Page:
Do you ever ask yourself, “Where did all of my paycheck go?” Of course, you know what was spent on the basics. But what about the rest of it? It’s possible that impulse purchases consumed a hefty portion of your hard-earned money, leaving your bank account on empty.
Whether your off-the-cuff purchases happen online, in the grocery store, or at the outlet mall they can really add up — especially when you’re not paying attention. In fact, leaving this habit unchecked could result in overwhelming credit card debt, an inability to pay bills on time or damaged relationships. All for stuff you likely didn’t really need after all.
To build a buffer between you and buying all the things you think you want, employ these 10 tips:
Set short-term goals
Curtail compulsive urges by making a plan. Start by setting realistic financial goals like establishing an emergency savings account, saving up for a vacation, or getting a professional certification. Then set aside a specific amount each month. As you watch your savings grow — instead of your collection of things — you’ll be encouraged to keep the momentum going.
Compare an item’s price with its value
Before impulse buying, calculate the number of hours you worked for the amount on the price tag. It’ll be eye-opening when you realize the money you’re about to spend took 24 hours of work to make. That’s an entire day, or three work days, of your life.
Weigh the pros and cons
Identify both the positive and negative consequences of your impulse purchase. Positive outcomes may include, a happier, healthier or simplified life. Versus negative outcomes, like missing your savings goals, an inability to pay important expenses, increasing your debt or adding to your pile of pointless possessions. If the negatives outweigh the positives, then this isn’t the purchase for you.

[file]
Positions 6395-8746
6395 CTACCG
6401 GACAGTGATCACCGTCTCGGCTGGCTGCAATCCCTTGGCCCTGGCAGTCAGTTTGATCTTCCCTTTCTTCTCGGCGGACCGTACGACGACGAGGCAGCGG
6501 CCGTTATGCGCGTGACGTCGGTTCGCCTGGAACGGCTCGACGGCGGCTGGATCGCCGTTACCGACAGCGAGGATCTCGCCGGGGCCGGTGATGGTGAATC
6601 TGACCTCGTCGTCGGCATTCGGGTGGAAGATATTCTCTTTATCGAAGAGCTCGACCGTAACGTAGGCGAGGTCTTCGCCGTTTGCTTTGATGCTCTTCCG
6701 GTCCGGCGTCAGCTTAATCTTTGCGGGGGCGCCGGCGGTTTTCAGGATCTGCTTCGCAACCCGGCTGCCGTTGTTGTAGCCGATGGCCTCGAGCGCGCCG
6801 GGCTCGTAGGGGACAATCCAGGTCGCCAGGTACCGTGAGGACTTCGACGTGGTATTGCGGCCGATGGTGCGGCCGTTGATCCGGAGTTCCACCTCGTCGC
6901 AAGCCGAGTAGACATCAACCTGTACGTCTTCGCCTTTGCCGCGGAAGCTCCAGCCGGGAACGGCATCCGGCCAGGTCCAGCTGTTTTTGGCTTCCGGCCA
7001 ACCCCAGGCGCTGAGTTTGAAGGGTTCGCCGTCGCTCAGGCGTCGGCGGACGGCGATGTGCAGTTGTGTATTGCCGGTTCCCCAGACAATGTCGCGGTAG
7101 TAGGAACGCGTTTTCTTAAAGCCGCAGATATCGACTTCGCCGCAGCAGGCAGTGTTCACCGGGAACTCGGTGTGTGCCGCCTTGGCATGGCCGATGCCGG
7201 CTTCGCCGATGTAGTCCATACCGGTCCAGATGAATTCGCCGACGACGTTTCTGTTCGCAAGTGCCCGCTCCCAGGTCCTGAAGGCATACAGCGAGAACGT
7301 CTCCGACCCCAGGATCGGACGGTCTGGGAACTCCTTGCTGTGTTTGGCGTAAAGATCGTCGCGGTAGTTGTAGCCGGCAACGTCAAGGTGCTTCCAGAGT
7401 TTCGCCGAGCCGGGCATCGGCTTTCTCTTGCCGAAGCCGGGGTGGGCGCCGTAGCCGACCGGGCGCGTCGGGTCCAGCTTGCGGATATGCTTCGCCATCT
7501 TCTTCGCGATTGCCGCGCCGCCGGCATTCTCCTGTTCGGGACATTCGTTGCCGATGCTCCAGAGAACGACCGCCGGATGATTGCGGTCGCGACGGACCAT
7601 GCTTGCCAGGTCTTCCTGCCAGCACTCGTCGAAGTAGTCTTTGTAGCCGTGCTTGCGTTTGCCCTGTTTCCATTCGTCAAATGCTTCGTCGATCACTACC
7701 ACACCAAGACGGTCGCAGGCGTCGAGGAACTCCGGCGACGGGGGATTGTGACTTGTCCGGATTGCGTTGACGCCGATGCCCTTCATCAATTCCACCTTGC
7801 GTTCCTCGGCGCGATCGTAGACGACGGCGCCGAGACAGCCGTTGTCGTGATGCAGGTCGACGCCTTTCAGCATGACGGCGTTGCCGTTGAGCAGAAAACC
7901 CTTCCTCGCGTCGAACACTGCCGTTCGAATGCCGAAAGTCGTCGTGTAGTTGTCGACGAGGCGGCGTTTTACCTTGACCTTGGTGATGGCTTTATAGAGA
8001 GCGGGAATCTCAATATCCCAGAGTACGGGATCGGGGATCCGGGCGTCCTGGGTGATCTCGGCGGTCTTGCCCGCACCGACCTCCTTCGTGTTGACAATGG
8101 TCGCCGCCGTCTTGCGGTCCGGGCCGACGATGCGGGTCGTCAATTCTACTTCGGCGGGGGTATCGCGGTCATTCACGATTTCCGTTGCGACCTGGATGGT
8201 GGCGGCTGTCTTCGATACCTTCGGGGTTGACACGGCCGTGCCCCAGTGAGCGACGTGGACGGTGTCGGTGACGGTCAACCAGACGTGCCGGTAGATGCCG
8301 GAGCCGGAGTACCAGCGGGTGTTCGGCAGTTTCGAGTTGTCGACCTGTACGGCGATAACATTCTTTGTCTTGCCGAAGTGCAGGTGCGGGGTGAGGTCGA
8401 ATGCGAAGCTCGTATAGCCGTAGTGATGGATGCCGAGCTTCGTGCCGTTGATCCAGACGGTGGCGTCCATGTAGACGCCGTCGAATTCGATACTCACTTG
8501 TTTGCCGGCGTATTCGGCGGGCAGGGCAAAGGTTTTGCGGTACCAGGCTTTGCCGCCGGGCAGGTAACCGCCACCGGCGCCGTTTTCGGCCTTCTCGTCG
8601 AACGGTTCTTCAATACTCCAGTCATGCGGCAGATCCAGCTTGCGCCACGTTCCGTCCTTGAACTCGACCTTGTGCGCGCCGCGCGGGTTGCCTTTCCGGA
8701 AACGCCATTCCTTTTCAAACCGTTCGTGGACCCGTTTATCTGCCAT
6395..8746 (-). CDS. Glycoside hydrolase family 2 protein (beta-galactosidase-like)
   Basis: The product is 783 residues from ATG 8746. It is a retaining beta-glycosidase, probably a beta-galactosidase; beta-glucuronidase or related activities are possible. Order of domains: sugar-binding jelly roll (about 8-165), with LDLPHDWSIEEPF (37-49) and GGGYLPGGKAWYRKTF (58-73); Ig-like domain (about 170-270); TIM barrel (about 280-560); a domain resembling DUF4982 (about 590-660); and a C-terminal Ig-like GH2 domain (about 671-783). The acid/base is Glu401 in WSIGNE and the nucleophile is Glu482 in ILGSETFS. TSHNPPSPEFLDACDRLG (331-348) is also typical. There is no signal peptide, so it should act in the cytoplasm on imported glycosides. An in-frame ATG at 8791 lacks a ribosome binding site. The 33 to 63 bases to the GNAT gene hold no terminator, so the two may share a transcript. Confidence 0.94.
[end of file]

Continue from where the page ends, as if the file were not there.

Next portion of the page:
Identify your danger zones
Do you go to the grocery store to buy five items and walk out with a cartful? Do you mindlessly buy online? Or do you feel powerless against the outlet mall’s influence? Once you’ve identified your weaknesses, determine your defenses. That could include bringing a buddy to help you say no, eating before grocery shopping or restricting online shopping.
When you go to the grocery or department store with a list, you’re less likely to overspend. That’s because you’re not aimlessly wandering the aisles, guessing what you need. Beyond creating lists before you shop, you can add items that caught your eye to a 30-day list. Once 30 days have passed, revisit the list. If you still want the item, then work it into your budget.
Give yourself a budget
Know thyself. This old Greek adage could be your saving grace. If you think shopping and scoring deals should be its own Olympic sport, and you’re bound to make impulse purchases — no matter how many lists you make — then we recommend planning for the unplanned. Stated simply, add a set dollar amount to your monthly budget for shopping splurges. Once you’ve reached your monthly limit, stop.
Find an inexpensive hobby
Practice saying “no” to your children
Not succumbing to your child’s every desire won’t make you a bad parent. In fact, you’re doing them a favor. Instead, involve your kids in the shopping experience differently. Have them help you make the shopping list, so they’re on your team. If they ask for something that’s not on the list, kindly remind them, “We only buy items on the list we created.” Just keep in mind it’s equally important that you hold yourself to the same standard. If done right, this tactic can be both a deterrent and a teaching tool.
Cut the lure of ever-present impulse shopping by unsubscribing from your favorite retailer’s marketing emails and social media pages. Start making a beeline for the items you planned to buy. And check your inner-dialogue at the door. Don’t allow it to sabotage your best efforts with thoughts like, “You deserve it,” “Everyone else has one,” or “It’s on sale.”
Need guidance on setting your financial goals? Learn more about starting your journey to financial freedom today.